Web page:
These are the top 10 biotechnology companies at the forefront of Poland’s emerging biotech sector, which is becoming a hotspot for startups.
Over the last decade, Poland has seen the rise of its biotech industry. While the country’s pharmaceutical industry has traditionally focused on developing generics, many of these companies have started moving towards developing biologics. Meanwhile, biotech startups in Poland are working on developing brand new technologies, with a big focus on treatments for cancer and autoimmune disease.
As the country sees success stories in its biotech sector, more and more academics and entrepreneurs have been encouraged to take the leap and start a business in Poland’s flourishing biotech industry. Here, we have selected 10 companies at the forefront of the country’s promising biotech industry.
Proteon Pharmaceuticals produces feed additives that can prevent and eliminate bacterial infections in livestock and aquaculture. The additives contain bacteriophages — viruses that only infect specific strains of bacteria — reducing the risk of pathogens developing antibiotic resistance. The company has three products on the market, two feed additives for poultry that prevent Salmonella and avian pathogenic Escherichia coli infections and one against Pseudomonas and Aeromonas bacteria in aquaculture.
Pure Biologics develops antibody drugs as well as DNA aptamers — DNA molecules that, much like antibodies, bind to a specific target. The company’s most advanced program is an aptamer in preclinical development intended to treat Devic’s disease, an autoimmune condition that causes episodes of sight loss and paralysis. In its antibody pipeline, Pure Biologics is focusing on first-in-class immuno-oncology drugs, with colorectal, lung, and breast cancer as initial targets.
Originally operating under the parent company Selvita S.A., Ryvu Therapeutics and Selvita underwent a corporate split in 2019 to separate the oncology therapeutics and contract research business units. Ryvu is a clinical-stage drug discovery and development biotech that is focused on developing small molecule therapies as alternatives to current cancer treatments. The most advanced program in their pipeline is a targeted therapy for acute myeloid leukemia currently in phase 2 trials in partnership with the pharma company Menarini. Ryvu’s other lead candidate is in phase 1b trials with the potential to treat blood cancer and solid tumors.
Formerly OncoArendi Therapeutics, Molecure develops small molecule therapies that can regulate RNA and underexplored protein targets for the treatment of incurable diseases, including cancer and fibrotic and inflammatory diseases. Their most advanced drug candidate is a phase 2-ready chitinase inhibitor for inflammatory lung diseases. While it was thought that chitinase and chitinase-like proteins cannot be found in humans, recent studies have proven that they are present and play an important role in regulating the intensity of the immune response.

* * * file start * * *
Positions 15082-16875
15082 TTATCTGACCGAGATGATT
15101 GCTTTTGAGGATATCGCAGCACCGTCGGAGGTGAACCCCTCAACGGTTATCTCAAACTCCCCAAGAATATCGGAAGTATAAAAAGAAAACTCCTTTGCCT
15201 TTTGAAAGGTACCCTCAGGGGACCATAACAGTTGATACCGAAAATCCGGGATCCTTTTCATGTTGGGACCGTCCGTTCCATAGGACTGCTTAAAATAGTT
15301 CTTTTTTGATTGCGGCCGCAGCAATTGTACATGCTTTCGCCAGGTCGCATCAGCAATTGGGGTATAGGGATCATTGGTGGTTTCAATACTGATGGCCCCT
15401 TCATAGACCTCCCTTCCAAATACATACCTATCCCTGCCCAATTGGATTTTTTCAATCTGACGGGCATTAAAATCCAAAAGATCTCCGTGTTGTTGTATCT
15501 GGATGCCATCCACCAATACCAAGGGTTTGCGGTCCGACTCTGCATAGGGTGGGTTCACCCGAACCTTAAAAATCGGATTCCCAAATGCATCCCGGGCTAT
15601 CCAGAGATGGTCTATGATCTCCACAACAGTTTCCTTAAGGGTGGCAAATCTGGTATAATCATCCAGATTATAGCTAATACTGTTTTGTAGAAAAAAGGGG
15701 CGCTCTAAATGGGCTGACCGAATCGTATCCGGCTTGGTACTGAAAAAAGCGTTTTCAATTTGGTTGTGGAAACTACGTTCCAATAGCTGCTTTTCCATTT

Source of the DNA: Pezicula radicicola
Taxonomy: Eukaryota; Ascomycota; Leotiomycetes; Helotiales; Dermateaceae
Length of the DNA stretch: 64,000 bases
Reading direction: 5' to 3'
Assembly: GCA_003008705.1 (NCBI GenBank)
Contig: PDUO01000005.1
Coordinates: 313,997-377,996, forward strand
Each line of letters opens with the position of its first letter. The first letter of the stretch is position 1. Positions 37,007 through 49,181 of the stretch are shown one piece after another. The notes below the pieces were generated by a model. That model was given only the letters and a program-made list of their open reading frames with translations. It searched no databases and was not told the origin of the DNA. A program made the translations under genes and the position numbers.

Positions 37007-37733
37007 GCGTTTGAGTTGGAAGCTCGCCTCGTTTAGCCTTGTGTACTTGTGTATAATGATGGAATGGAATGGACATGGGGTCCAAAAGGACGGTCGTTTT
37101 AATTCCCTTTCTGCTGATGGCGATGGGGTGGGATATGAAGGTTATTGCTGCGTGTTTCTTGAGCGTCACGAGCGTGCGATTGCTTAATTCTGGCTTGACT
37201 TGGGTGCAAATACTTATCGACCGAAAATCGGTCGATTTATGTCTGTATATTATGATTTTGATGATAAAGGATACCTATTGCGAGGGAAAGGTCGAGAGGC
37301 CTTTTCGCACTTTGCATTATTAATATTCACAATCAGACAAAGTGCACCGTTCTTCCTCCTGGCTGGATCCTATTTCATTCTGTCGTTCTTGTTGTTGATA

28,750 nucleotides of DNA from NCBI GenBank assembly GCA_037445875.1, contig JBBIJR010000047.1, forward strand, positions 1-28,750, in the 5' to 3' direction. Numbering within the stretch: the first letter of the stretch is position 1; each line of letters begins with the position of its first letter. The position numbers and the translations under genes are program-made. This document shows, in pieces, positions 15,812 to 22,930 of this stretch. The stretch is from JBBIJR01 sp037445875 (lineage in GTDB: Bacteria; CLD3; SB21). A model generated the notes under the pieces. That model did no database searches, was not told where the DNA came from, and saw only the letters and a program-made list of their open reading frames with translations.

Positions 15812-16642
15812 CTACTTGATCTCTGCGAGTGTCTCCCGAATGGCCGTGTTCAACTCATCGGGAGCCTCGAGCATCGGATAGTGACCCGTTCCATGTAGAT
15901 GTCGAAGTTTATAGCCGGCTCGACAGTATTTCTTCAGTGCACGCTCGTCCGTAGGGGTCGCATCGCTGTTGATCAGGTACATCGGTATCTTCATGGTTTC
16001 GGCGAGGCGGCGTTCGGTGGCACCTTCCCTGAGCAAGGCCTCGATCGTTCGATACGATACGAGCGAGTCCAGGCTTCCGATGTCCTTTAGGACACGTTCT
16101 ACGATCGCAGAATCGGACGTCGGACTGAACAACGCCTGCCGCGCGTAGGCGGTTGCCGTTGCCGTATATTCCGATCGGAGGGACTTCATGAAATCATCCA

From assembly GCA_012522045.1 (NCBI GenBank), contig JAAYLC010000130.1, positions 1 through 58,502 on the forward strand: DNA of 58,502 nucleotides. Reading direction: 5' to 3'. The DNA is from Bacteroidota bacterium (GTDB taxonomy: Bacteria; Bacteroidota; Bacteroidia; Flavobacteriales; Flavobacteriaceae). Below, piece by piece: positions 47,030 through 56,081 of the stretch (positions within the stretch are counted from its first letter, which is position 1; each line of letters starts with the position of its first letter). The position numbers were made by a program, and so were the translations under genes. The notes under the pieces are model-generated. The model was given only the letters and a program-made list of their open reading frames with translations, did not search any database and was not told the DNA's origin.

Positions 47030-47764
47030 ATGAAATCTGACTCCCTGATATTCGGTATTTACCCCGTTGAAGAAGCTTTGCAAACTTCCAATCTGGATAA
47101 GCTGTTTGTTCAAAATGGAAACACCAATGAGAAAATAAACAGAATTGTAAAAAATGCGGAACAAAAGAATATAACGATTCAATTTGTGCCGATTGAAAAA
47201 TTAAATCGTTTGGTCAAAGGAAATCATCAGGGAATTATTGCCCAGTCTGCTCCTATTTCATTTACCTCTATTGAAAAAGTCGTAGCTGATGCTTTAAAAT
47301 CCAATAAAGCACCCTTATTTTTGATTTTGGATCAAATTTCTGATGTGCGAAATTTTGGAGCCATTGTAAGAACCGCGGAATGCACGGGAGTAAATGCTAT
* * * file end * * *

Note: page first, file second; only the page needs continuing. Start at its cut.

Location: Konstantynów Łódzki
Located in a small industrial town, Mabion was one of the first biotech companies to be launched in Poland. Mabion develops biosimilar antibody drugs and offers manufacturing contract services. The company’s most advanced project is a biosimilar of Roche’s rituximab, an antibody used to treat blood cancer and arthritis, which is being tested in phase 3 trials. Mabion is also developing vaccine antigens as part of their collaboration with the U.S. vaccine development company Novavax..
With offices in Wrocław and Basel, Captor Therapeutics employs a proprietary targeted protein degradation platform to discover and develop drugs that can breakdown disease-causing proteins. This approach lets the company go after disease targets that were previously considered undruggable. Captor is building its own drug development pipeline based on this technology, with five drug projects in the discovery and preclinical phase focusing on cancer and autoimmune diseases.
While it started as more of a traditional pharmaceutical company, Celon Pharma has shifted from developing generics to developing innovative biologic drugs, such as bispecific antibodies and messenger RNA (mRNA) therapeutics. The company is also developing a preclinical-stage biosimilar of Genentech’s antibody drug Lucentis for age-related macular degeneration. Celon Pharma has been listed on the Warsaw Stock Exchange since 2016, with a market cap of over €150M.
Bowil Biotech uses bacterial fermentation to produce biocellulose on an industrial scale. The company currently sells wound dressings and face masks made of biocellulose. It is researching many more applications, including heart prostheses, analgesic dressings, contact lenses and high-strength paper.
Bioavlee creates new laboratory equipment that redefine microorganism identification and counting. The company’s technology relies on laser diffraction, where a laser is shone on the sample to measure the unique patterns created by each type of microorganism. Using the laser, self-learning algorithms, and a reference photo database, bacteria can be identified with over 90% accuracy without having to sequence their DNA.
A spin-out of the Warsaw University of Technology, NanoVelos is developing nanoparticles to deliver cancer drugs. The nanoparticles, made of dextran molecules, are designed to only release the drugs they carry when inside a cancer cell, thus increasing the drug’s efficacy while reducing its potential side effects. The technology is still in preclinical development, with some of the projects focusing on enhancing generic forms of existing drugs.
This article was originally published in September 2019 and has been updated.